What Do Jehovah’s Witnesses Believe?/Program 2

By: Joan Cetnar, Brian Garcia, Bob Gray, Keith Walker, and Don Veinot; ©2011
In this session of The John Ankerberg Show, we’ll hear former Jehovah’s Witnesses share about their experiences in the movement as well as some of the concerning beliefs proclaimed by the Watchtower. We’ll also see some of the concerns that helped these individuals begin to question Watchtower beliefs and later convert to Christianity.



Today, one out of every 282 Americans is a Jehovah’s Witness. Across the world, 7.5 million Jehovah’s Witnesses in 236 countries go door to door preaching the Watchtower message. Who are the Jehovah’s Witnesses and what do they believe? Their headquarters, called the Watchtower, are in Brooklyn, New York. In their publications, the Watchtower claims to be Jehovah’s only channel of communication on earth today; God’s prophet; speaking for God; the only right religion on earth. Yet the Watchtower holds vastly different beliefs than historic Christianity. It has its own Bible, the New World Translation; holds false views of Jesus, Scripture, salvation, and the afterlife; and forbids all Jehovah’s Witnesses from having blood transfusions, celebrating Christmas or Easter, birthdays or holidays. Where did these false beliefs come from? How can you show a Jehovah’s Witness what the Bible really teaches? Today you will find out.

My guests are: Joan Cetnar a former fourth-generation Jehovah’s Witness who served at the Watchtower headquarters in Brooklyn, New York, where she observed first-hand the President and other leaders. Her husband Bill held the position of answering questions submitted to the Watchtower for one-third of the United States. You’ll hear the shocking story of the doctrinal and behavioral deceptions that caused them to leave, later becoming Christians, and founding a ministry that helps those raised with Watchtower beliefs.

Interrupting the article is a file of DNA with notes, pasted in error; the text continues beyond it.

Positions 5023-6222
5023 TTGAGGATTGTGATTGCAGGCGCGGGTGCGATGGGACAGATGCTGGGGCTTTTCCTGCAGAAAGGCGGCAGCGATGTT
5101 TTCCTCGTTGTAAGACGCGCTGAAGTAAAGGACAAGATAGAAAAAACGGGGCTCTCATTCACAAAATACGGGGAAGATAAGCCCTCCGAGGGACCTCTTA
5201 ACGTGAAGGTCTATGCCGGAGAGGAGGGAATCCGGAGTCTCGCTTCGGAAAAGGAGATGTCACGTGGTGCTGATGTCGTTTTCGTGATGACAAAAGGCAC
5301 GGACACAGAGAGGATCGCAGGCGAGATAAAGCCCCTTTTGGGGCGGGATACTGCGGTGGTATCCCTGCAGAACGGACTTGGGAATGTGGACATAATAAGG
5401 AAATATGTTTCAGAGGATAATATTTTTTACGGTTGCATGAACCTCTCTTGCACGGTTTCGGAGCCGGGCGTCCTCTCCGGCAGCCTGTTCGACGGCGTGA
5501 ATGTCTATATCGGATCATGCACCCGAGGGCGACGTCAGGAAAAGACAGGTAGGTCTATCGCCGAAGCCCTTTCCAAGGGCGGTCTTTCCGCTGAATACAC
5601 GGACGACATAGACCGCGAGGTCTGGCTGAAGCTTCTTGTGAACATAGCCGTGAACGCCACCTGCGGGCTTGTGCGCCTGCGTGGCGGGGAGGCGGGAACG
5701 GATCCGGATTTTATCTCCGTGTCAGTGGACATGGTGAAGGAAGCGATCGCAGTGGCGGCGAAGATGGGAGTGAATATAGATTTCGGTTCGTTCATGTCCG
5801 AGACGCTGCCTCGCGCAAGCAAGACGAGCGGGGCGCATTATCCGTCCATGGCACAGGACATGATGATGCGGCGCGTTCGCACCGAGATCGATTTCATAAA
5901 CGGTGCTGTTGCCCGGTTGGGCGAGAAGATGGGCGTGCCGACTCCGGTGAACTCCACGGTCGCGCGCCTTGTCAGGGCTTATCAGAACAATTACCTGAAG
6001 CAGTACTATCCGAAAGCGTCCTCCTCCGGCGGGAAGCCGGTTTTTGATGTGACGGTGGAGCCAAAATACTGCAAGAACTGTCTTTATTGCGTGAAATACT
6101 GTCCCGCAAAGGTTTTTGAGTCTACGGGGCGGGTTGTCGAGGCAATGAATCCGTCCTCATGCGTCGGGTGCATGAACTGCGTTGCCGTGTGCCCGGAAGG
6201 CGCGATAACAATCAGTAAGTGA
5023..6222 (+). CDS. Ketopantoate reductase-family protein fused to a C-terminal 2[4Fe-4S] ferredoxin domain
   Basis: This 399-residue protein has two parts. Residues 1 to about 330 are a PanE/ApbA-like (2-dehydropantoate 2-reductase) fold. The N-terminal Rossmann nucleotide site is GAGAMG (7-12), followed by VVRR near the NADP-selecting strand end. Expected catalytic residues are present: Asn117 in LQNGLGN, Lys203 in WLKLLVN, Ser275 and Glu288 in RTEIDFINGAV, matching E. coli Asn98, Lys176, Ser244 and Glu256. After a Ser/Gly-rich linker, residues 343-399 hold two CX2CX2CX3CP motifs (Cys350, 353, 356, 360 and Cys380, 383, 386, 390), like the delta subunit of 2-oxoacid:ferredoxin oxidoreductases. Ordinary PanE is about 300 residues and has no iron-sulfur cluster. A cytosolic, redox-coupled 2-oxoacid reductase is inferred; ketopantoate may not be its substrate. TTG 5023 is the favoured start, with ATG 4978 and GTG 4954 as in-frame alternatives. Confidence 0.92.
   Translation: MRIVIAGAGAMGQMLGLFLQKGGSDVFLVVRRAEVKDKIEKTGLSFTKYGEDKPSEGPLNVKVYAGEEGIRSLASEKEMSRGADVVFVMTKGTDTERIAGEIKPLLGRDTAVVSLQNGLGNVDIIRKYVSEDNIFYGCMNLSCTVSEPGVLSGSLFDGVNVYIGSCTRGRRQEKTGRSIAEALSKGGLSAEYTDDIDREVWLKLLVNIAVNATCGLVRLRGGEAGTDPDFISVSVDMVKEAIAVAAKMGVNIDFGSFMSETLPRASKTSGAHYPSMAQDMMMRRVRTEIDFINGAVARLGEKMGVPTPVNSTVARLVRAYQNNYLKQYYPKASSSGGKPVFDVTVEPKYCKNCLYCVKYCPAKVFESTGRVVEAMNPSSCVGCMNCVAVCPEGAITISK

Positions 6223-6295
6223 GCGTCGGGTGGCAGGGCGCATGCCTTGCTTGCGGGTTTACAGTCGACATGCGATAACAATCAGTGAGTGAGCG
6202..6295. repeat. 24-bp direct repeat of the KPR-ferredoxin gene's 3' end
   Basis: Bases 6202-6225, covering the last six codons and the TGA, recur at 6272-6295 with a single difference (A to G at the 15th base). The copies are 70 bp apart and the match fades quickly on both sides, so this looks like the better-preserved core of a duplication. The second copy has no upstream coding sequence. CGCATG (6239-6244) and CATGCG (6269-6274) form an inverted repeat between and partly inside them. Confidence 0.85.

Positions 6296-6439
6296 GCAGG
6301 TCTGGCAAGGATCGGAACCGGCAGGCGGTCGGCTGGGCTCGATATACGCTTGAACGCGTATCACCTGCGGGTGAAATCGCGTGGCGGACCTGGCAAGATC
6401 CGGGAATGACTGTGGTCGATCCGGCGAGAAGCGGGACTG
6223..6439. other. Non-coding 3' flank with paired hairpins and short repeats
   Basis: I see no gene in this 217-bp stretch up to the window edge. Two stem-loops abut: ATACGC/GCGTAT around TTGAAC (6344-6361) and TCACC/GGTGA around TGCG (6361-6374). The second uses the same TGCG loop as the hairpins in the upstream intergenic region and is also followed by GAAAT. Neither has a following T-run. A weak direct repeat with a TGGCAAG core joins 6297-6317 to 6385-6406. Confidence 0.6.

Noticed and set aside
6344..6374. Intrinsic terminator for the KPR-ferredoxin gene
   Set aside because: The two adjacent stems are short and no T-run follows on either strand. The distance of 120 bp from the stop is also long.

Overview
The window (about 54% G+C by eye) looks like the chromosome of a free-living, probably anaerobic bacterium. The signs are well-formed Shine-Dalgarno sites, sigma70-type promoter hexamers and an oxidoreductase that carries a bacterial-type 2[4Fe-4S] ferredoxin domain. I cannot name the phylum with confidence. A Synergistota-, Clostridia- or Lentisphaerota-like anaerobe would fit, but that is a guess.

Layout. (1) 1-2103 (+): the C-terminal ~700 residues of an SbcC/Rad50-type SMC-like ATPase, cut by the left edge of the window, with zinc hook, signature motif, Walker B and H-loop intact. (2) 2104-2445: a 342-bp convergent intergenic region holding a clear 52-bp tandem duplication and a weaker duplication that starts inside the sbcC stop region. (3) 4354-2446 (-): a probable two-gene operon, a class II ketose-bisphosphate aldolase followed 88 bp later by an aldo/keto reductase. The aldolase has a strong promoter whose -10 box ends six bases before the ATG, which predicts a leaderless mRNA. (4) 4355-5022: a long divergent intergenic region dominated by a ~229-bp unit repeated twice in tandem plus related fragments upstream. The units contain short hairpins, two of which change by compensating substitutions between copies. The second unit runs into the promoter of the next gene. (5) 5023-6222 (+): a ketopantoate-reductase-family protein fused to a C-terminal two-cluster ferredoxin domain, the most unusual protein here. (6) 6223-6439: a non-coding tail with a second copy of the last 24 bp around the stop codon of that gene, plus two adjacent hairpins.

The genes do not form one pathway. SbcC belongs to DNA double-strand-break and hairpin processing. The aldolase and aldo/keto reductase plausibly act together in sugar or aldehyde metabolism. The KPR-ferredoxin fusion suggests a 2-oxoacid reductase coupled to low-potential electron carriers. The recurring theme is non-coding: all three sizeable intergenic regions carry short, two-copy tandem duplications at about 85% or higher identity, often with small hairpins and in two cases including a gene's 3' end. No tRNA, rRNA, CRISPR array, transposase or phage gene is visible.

Then, Brian Garcia. He was brought up in a Jehovah’s Witness family, and defended its beliefs in college and on the internet. You’ll hear how a Christian friend helped him understand the message of the true Jesus and the good news of the gospel—that everyone who puts their trust in Jesus, they will go to heaven.

Bob Gray was a Jehovah’s Witness for 24 years and served as an elder in his congregation. He went door to door 100 hours each month. But he came to realize he had no basis in Scripture for what he was teaching, and decided to leave.

And, finally, you will hear from two experts who minister to Jehovah’s Witnesses: Keith Walker, president of Evidence Ministries, and Don Veinot Jr., president of Midwest Christian Outreach. We hope today’s program will help you and others around the world to share the truth with those who are Jehovah’s Witnesses. Join us for this special edition of the John Ankerberg show.

Ankerberg: Welcome to our program. We are talking about, “What do Jehovah’s Witnesses believe?” and if you are a Jehovah’s Witness, we want to be a friend to you today. We want to talk to you about the things that you are reading in your Bible, and when you have questions, you’ve got nobody to go to. If you go to the Watchtower and they disagree with you, and you say, “Well, I think my Bible is telling me something the Jehovah’s Witnesses at the Watchtower Society aren’t telling me,” you’re stuck, okay. We’ve got people that have been in that position. We’ve got three ex-Jehovah’s Witnesses today: We’ve got Brian Garcia; we’ve got Joan Cetnar; Bob Gray. And then we’ve got two experts on the teachings of the Jehovah’s Witnesses, Don Veinot and Keith Walker. Folks, we are glad that you’re here today.
Brian, I’m going to start with you, because you used to watch the program and you used to get mad at me for bringing up some of the things that we are bringing up in this very program. And I want folks to hear your story. You were born into a Jehovah’s Witness home. Tell me about what you started to believe.
Garcia: I was a second-generation Jehovah Witness. My mother converted to the Jehovah Witnesses on the island of Puerto Rico when she was about nine years old; and my father’s family also. So I grew up in a very devout Jehovah Witness family. I have memories of me having a little bow tie at three years old, knocking on doors, leaving literature under the doors, and giving premeditated speeches.